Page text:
Handy tips on environmental monitoring for a server room

Most businesses house IT infrastructure equipment in small server rooms or wiring closets to keep it out of the way – but typically these areas are poorly ventilated (unless custom-built) and often unsupervised.

The door should be kept locked for security reasons, but remember that heat is the enemy of electronics. In fact, many manufacturer warranties can be voided by operating equipment at temperatures in excess of 85 degrees Fahrenheit.

Heatstroke

The simplest solutions involve both input and exhaust fans as well as air conditioning. Fans can be placed above or below racks, or in front of and behind racks. Typically, one fan will blow cool air in and another will vent hot air out. In many cases, central air conditioning can be augmented with a spot-cooling solution.

Monitoring

How do you know if temperature is properly controlled, doors are locked, and equipment is safe from theft, fire, and water? A number of network-attached devices include sensors for environmental monitoring and physical security. Devices from companies like AVTech and APC monitor power, temperature, humidity, airflow, and just about anything that you can make a sensor for. There are even probes to tell you if there's water on the floor. In many cases, it is better to get something oversize and grow into a solution than it is to choose a small one and then have to rip it out and replace it.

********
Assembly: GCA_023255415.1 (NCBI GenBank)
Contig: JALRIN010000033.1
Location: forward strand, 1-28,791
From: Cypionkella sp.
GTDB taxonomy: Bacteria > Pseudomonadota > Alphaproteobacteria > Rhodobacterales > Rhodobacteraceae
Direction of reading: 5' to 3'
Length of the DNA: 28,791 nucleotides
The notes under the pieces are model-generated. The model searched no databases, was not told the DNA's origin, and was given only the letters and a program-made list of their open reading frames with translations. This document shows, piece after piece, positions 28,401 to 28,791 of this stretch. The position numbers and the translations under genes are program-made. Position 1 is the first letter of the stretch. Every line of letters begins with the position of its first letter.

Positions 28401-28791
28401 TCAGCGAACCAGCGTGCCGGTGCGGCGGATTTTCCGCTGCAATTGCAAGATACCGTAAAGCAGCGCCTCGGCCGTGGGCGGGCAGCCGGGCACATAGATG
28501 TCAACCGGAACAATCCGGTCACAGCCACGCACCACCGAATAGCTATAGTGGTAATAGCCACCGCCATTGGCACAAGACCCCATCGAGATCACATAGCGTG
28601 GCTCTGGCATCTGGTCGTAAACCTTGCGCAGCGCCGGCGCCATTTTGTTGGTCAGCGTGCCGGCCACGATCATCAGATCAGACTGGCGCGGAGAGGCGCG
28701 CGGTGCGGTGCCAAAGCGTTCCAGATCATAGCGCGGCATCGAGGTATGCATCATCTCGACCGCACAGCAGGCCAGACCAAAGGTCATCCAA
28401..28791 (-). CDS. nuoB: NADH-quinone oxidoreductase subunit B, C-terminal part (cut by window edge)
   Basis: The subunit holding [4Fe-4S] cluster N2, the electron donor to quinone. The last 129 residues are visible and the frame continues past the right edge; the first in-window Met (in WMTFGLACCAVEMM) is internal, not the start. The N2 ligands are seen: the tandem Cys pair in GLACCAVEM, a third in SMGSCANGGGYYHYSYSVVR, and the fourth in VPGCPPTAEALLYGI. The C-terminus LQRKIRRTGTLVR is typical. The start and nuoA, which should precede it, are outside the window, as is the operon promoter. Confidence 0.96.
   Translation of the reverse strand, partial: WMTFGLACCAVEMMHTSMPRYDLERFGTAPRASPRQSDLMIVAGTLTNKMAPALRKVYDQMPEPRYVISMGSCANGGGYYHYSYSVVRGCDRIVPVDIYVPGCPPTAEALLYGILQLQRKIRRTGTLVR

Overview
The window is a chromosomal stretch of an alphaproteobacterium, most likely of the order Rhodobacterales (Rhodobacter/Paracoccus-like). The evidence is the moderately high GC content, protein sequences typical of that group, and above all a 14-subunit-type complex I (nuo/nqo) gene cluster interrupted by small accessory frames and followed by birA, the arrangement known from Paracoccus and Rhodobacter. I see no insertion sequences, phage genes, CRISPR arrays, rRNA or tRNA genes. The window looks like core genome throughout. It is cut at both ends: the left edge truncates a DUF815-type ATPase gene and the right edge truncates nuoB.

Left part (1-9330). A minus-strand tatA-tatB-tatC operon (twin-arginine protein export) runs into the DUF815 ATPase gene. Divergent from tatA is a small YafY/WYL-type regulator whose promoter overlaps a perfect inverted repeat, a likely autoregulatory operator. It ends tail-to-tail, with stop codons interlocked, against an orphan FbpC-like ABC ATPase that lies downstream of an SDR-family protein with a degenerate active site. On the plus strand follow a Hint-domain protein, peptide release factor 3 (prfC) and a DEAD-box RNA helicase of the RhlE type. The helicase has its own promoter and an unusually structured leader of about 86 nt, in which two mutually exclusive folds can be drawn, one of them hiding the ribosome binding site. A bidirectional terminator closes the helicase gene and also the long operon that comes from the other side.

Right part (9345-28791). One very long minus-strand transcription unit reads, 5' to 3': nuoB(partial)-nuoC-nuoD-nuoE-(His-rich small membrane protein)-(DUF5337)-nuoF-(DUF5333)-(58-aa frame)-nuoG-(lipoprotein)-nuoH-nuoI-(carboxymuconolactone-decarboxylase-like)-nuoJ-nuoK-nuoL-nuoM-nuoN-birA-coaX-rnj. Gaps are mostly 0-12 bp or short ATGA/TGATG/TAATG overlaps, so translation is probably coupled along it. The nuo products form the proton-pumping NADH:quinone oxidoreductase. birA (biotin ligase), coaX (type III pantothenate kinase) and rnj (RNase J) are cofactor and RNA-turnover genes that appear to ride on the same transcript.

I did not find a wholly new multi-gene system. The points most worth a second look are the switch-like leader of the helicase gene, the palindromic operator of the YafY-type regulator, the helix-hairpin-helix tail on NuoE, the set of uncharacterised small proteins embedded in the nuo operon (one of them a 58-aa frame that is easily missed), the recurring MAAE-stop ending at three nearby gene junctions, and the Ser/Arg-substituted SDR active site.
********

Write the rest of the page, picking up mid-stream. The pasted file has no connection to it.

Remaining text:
Notification

Establish a standard alert procedure with escalating notifications. For example, when the temperature in the server room reaches 80 degrees Fahrenheit, alert the network engineer; when it climbs to 85 degrees Fahrenheit, alert the IT manager; and when it climbs to 90 degrees Fahrenheit, alert the business owner.

Alarms and notifications can often be programmed into software that comes with the device or the device itself. Larger organisations will want to use SNMP network monitoring software to keep track of these devices and their error conditions. It may be possible to launch a scripted response to an error condition, such as performing a clean shutdown as soon as water is detected.